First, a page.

Samsung Electronics launches VR app for visually impaired

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Samsung Electronics has announced the launch of ‘Relúmĭno’ — a visual aid application for people with low vision.

The app works in conjunction with the Gear VR headset to enhance the vision of visually impaired people. Users with newer models of Galaxy smartphones — including the Galaxy S7, S7 Edge, S8 and S8+ — can download ‘Relúmĭno’ for free from the Oculus Store with support for both English and Korean. ‘Relúmĭno’ does not provide support for the totally blind.

Relúmĭno will be a life-changer for 240 million visually impaired people around the world and we promise firm and continuing support.

Said Jaiil Lee, Vice President and Head of the Creativity & Innovation Center at Samsung Electronics.

The app processes images from videos projected through the rear camera of a smartphone and makes them more ‘friendly’ for visually impaired people. Key features include magnifying and minimising images; highlighting the image outline; adjusting colour contrast and brightness; reversing colour; and screen colour filtering. These features enable visually challenged people to see images clearer when they are reading a book or viewing an object.

For those suffering from a blind spot or ‘tunnel vision’ — the loss of peripheral vision with retention of central vision — ‘Relúmĭno’ helps by remapping unseen images, which it places in visible parts of the eye. Unlike other visual aids with similar quality that often cost thousands of dollars, Samsung says that ‘Relúmĭno’ users can enjoy equivalent features at a much more affordable price.

Earlier in the year Relúmĭno attracted a great deal of attention at Barcelona’s Mobile World Congress, the world’s largest gathering for the mobile industry. C-Lab, Samsung’s in-house incubator program, was commended for showcasing a technology developed to help physically challenged people rather than pursuing profits with conventional VR devices.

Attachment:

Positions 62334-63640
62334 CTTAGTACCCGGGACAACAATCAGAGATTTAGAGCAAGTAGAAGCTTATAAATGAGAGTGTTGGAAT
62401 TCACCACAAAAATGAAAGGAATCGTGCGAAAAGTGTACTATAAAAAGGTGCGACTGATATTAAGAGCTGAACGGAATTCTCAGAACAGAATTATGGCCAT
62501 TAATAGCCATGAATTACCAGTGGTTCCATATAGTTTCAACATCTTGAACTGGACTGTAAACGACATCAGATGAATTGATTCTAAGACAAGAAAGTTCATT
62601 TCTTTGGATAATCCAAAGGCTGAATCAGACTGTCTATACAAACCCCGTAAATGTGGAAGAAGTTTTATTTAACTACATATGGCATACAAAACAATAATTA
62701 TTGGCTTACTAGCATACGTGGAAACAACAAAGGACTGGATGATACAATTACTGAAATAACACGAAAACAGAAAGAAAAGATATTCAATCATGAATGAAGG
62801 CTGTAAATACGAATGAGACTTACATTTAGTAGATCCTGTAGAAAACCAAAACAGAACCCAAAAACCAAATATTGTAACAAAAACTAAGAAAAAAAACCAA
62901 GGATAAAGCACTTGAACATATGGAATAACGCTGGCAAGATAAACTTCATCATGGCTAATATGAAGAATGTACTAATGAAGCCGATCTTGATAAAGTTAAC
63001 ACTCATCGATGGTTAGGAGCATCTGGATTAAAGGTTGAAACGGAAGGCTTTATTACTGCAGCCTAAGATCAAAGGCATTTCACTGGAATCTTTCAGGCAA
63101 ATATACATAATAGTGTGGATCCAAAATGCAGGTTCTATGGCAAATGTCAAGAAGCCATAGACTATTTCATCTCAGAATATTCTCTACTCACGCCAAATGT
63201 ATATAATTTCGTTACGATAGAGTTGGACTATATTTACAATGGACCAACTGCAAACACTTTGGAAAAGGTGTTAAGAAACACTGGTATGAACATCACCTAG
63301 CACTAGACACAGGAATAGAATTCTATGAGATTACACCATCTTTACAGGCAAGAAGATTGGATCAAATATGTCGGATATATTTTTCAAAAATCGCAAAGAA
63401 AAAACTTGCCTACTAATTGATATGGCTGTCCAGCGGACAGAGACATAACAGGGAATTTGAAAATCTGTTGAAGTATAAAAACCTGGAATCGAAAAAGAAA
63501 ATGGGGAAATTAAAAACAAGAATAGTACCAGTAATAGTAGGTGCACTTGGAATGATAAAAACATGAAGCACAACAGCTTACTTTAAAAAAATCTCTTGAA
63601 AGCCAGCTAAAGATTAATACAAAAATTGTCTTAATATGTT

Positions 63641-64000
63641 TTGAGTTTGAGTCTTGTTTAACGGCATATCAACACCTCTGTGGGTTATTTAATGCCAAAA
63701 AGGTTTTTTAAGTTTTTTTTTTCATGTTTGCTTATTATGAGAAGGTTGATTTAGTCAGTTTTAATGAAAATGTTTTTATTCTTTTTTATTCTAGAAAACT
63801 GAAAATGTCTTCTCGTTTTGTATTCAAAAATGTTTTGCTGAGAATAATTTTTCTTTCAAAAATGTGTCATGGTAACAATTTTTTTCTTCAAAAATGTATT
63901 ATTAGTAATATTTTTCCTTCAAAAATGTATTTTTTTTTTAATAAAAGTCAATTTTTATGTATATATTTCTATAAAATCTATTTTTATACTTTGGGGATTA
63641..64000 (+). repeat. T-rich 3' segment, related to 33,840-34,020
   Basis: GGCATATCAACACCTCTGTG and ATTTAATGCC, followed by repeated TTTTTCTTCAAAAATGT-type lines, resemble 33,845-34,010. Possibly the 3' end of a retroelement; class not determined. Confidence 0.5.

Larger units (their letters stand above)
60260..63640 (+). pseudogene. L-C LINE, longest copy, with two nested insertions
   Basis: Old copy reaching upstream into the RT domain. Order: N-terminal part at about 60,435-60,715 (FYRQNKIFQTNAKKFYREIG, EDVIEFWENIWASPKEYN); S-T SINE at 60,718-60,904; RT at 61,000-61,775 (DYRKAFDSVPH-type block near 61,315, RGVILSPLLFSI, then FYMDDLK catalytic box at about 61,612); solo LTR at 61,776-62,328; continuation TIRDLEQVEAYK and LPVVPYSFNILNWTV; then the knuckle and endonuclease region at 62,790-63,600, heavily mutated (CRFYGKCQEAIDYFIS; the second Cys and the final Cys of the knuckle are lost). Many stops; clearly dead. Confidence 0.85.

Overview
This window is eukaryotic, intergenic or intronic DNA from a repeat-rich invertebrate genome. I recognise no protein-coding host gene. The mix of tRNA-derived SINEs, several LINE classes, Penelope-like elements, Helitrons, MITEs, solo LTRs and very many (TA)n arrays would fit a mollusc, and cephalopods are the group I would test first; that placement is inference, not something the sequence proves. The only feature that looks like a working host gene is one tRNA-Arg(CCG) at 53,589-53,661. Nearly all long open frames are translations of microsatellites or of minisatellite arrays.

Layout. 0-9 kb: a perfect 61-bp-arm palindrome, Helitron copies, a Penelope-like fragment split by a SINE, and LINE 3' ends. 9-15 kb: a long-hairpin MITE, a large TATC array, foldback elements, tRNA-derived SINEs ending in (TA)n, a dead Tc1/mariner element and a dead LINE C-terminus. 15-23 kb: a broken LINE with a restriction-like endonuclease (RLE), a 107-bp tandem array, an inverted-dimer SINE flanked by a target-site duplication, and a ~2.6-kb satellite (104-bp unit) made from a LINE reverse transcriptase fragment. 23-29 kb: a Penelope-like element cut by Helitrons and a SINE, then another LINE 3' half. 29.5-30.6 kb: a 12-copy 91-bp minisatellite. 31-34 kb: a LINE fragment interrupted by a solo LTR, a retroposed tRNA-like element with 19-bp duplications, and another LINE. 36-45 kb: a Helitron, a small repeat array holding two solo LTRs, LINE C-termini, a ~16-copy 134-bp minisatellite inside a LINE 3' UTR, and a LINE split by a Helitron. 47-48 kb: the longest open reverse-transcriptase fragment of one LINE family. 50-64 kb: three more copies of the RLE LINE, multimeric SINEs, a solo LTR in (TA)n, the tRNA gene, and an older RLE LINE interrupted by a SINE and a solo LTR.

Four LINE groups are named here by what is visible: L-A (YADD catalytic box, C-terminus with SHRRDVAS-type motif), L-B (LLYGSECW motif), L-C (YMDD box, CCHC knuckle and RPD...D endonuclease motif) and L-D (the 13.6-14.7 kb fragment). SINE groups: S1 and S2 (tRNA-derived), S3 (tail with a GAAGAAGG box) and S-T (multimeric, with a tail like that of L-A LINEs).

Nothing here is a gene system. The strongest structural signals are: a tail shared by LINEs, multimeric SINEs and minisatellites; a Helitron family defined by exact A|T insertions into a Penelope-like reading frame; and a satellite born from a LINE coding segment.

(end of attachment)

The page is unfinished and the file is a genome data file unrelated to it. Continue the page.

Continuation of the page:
Selected as a C-Lab project in May 2016, Relúmĭno was first designed to help visually impaired people enjoy daily activities such as watching TV and reading books. The project members named the application ‘Relúmĭno’ — meaning ‘Light up again’ in Latin — as they wanted to help visually impaired people feel the joy of daily activities that most people usually take for granted.

While most C-Lab projects are completed within a year, Relúmĭno will continue to carry out follow-up tasks. It plans to develop glasses-like products so that visually impaired people can use the visual aids in their daily life without them being conspicuous. The team will also continue to enhance the app based on user feedback.

Launched in December 2012, C-Lab is a startup business program that nurtures a creative corporate culture and innovative ideas among Samsung employees. The program supports projects that contribute to society like ‘Relúmĭno’ in addition to IT projects related to the Internet of Things (IoT), wearables and virtual reality.

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